Canine Hip Dysplasia, Further Info & Considerations

Hip dysplasia with dogs can be a devastating diagnosis; no two ways about it. You witness your dog experiencing discomfort, and the options facing you can be scary, often ineffective and possibly quite expensive. Sadly, hip dysplasia is a growing problem (predominantly for large breed dogs) in our modern times, likely due to the growth in breeding as a ‘business’ and the hereditary nature of the condition. Just 30-40 years ago, this was nowhere near the common problem it is seen to be today.

Hip dysplasia with dogs

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As mentioned, since there is much evidence that hip dysplasia with dogs, as a ‘condition’ (not a disease), of hereditary or genetic genetic nature, it is most often assumed to be passed on (irresponsibly) from generation to generation due to the proliferation of breeders driven by ‘for profit only’ motives. Conversely, reputable breeders will certify their breeding stock with the Orthopedic Foundation of America or OFA.

While there is much research showing hip dysplasia with dogs being tied to genetic predisposition, there may certainly be other causative factors involved. One may be able to link the condition to rapid growth and weight gain, so paying close attention to your dog’s diet is highly advised. As another factor, it is possible and often likely for such bone growth disorders (like malformed joints) to be created by poor nutrition – and unfortunately, most popular pet foods (including some that ‘sound’ really good, like the ones you see commercials for and the ones that your vet sells) all contain subpar and downright dishonest ingredients. While these industries enjoy billion dollar payouts, unsuspecting pet owners are left paying in.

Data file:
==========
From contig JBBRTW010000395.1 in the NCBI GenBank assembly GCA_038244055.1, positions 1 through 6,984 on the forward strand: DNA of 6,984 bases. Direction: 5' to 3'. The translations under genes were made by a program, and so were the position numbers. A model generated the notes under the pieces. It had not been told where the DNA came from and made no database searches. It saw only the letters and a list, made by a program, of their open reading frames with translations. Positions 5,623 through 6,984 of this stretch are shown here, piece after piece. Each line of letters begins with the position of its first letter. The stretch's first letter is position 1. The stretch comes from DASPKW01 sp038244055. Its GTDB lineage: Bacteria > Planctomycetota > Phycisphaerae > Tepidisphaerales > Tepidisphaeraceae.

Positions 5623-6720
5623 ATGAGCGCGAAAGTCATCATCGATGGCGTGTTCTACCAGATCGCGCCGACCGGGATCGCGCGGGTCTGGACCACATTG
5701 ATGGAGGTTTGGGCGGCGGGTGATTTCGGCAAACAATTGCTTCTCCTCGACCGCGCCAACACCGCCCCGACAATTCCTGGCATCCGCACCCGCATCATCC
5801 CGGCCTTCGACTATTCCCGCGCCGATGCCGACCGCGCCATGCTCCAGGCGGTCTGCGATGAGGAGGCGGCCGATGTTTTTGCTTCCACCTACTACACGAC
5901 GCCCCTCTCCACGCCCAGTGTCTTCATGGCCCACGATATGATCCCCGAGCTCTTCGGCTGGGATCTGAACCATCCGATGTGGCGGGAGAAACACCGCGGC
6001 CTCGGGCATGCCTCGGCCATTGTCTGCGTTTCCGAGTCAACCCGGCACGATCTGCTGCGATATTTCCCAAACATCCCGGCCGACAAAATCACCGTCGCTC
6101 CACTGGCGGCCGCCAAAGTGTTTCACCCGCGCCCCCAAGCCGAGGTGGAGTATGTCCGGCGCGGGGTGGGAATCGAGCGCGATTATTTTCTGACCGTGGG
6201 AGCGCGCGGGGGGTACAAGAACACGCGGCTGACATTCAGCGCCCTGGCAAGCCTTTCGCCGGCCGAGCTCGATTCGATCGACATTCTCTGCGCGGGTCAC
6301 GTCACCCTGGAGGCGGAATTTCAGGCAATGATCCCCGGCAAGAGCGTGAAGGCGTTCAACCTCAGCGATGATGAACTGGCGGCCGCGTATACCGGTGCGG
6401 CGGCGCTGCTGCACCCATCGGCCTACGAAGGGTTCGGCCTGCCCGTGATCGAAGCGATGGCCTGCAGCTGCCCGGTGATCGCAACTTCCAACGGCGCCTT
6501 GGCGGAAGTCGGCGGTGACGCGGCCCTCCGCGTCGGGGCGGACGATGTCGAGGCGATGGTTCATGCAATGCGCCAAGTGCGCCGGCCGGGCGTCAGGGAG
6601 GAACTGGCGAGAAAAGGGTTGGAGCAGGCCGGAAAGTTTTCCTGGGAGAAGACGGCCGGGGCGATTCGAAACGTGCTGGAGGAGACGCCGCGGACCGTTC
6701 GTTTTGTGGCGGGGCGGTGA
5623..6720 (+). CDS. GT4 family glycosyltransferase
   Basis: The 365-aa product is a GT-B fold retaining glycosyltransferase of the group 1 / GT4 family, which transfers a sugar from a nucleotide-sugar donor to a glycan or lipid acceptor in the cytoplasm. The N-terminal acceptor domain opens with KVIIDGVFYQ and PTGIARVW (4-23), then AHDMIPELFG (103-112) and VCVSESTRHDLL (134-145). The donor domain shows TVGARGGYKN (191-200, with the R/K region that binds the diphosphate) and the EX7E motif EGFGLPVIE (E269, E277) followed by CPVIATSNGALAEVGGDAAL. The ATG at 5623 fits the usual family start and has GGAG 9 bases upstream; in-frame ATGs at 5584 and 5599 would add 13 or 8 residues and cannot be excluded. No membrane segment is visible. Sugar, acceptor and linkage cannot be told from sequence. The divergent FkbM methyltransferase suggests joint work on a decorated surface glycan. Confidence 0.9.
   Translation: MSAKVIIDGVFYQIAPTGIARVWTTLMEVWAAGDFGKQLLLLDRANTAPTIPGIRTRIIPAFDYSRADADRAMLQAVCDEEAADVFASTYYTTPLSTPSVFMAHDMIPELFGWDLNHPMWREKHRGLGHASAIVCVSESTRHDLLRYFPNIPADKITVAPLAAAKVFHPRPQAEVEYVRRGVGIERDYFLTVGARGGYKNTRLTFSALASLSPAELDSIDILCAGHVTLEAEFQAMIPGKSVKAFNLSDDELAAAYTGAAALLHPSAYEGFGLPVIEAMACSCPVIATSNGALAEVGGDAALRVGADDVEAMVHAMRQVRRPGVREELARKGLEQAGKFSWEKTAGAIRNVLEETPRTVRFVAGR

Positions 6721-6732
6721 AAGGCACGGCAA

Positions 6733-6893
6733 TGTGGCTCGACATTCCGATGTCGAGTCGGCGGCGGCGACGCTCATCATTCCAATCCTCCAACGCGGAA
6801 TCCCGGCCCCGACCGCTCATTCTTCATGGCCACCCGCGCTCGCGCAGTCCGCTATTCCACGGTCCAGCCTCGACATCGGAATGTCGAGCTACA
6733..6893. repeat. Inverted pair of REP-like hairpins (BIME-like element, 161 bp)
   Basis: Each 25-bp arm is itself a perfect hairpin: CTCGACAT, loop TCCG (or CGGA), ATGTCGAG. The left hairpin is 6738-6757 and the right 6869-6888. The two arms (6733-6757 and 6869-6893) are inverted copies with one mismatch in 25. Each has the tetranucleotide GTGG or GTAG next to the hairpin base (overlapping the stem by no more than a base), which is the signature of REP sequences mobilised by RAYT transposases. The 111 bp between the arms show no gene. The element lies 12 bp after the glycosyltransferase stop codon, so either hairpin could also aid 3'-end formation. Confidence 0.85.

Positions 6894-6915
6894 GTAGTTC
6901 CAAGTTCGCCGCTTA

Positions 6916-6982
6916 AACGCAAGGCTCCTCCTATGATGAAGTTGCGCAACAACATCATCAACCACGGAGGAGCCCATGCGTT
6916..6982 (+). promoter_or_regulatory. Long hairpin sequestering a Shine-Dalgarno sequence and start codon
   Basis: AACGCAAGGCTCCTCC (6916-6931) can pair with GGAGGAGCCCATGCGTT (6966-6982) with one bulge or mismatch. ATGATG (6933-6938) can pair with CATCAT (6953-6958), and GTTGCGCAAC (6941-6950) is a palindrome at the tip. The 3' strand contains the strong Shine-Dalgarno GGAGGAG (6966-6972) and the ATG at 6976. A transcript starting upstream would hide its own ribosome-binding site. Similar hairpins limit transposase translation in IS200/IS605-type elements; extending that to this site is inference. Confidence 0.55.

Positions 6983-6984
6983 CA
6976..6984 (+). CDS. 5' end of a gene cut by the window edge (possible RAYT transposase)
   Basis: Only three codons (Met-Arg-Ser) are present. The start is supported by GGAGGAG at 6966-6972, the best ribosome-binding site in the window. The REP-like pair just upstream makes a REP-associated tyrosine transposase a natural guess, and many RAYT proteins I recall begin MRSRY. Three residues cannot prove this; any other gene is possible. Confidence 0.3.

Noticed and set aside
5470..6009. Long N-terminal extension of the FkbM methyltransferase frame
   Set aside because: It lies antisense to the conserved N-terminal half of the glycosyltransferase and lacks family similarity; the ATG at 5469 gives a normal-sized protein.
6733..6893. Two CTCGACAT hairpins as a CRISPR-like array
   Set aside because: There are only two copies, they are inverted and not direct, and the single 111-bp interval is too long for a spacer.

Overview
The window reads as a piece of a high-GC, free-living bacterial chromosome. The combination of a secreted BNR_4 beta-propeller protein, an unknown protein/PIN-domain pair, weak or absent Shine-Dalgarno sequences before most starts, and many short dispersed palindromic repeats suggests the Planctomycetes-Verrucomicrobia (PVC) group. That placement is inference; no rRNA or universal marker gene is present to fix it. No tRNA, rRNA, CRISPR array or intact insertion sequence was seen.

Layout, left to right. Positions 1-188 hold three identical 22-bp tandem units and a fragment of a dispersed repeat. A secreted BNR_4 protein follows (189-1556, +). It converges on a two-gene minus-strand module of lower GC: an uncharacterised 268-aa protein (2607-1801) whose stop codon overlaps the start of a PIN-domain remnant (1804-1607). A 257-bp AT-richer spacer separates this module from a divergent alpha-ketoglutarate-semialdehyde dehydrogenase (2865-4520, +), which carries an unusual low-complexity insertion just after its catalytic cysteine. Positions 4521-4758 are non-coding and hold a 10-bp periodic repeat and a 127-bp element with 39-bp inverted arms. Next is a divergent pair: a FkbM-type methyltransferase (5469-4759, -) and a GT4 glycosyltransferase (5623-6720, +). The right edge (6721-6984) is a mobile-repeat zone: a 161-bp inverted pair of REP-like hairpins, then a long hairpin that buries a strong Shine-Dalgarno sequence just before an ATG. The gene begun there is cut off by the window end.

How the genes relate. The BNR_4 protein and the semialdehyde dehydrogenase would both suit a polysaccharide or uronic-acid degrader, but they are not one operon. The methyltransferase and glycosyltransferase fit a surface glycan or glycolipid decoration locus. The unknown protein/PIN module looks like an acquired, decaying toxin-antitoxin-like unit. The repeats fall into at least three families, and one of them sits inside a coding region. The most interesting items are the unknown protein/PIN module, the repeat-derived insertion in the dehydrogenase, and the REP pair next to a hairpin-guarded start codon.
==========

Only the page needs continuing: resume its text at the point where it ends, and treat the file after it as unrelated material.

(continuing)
So… Before you make any decisions about moving forward, consider these few things…

Hip Dysplasia in Dogs, Three Considerations

1. The Diagnosis

Make sure it is what they say it is – first and foremost.

Canine Hip Dysplasia

Hip Dysplasia with dogs

There are actually many hip issues in dogs that are misdiagnosed as hip dysplasia – such as osteoarthritis, cauda equina syndrome or even elbow or shoulder dysplasia. Do not accept this diagnosis without hip x-rays. X-rays are the only thing that can conclusively determine if your dog indeed has hip dysplasia.

2. The Surgery & Medications

There are 4 or 5 different types of surgery for canine hip dysplasia – depending on the age of your dog and the stage of his or her problem. Most of these surgeries offer a marginal 50% success rate and are very expensive – sometimes up to $5k. This is a tough decision – so be sure to weigh the possibilities of a favorable recovery versus the chance that the outcome may not produce the desired results. Take the extra time to seek knowledgeable counsel and do your own research as well. It could save you much heartache and expense.

dog with hip dysplasia